- of little depth; not deep: shallow water.
- lacking depth; superficial: a mind that is not narrow but shallow.
- taking in a relatively small amount of air in each inhalation: shallow breathing.
- Baseball. relatively close to home plate: The shortstop caught the pop fly in shallow left field.
- Usually shallows. (used with a singular or plural verb) a shallow part of a body of water; shoal.
- Baseball. at a shallow position: With the pitcher up, the outfielders played shallow.
- to make or become shallow.
Origin of shallow
Examples from the Web for shallowness
The shallowness of the Obama white paper, issued last June, is now only too obvious.The Looming Banking Battle
November 12, 2009
Their freshness soon withered, on account of the shallowness of the earth.Philothea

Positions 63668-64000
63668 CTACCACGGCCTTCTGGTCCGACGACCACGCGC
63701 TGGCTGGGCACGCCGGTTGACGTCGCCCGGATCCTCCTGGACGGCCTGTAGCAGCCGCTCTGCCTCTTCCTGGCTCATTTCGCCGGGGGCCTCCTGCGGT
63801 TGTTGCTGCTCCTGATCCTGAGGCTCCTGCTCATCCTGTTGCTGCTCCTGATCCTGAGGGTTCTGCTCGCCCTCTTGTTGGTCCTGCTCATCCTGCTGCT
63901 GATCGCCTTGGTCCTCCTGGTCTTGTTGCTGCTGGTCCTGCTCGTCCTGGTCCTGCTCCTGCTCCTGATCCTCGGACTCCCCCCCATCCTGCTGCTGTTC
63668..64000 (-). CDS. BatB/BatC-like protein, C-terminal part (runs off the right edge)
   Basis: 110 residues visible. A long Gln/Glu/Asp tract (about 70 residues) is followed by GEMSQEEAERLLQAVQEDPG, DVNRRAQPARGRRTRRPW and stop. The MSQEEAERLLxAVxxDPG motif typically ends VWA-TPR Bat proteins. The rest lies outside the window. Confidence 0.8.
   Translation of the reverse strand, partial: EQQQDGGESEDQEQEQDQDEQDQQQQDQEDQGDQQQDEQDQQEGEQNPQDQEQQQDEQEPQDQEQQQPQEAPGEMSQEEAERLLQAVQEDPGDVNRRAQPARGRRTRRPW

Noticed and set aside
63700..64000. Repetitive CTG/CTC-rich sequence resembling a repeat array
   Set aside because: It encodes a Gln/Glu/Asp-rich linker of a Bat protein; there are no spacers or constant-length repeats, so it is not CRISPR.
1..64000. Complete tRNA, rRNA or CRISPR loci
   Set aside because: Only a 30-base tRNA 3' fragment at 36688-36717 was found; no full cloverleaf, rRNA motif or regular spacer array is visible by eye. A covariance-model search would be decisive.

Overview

Lydia Maria Child
All that I have seen of life only shows the shallowness of what is called the public service.A Day's Ride
Charles James Lever
Shallowness has this advantage, that you can't be drowned there.'A Pair of Blue Eyes
And here the depth or shallowness of our theology will be sure to tell.The Preacher and His Models
She felt a sort of bitter shame over her own shallowness of feeling.Robert Elsmere
Mrs. Humphry Ward
- having little depth
- lacking intellectual or mental depth or subtlety; superficial
- (often plural) a shallow place in a body of water; shoal
- to make or become shallow
Word Origin and History for shallowness
c.1400, schalowe "not deep," probably from or related to Old English sceald (see shoal (n.)). Of breathing, attested from 1875; of thought or feeling, "superficial," first recorded 1580s. The noun, usually shallows, is first recorded 1570s, from the adjective.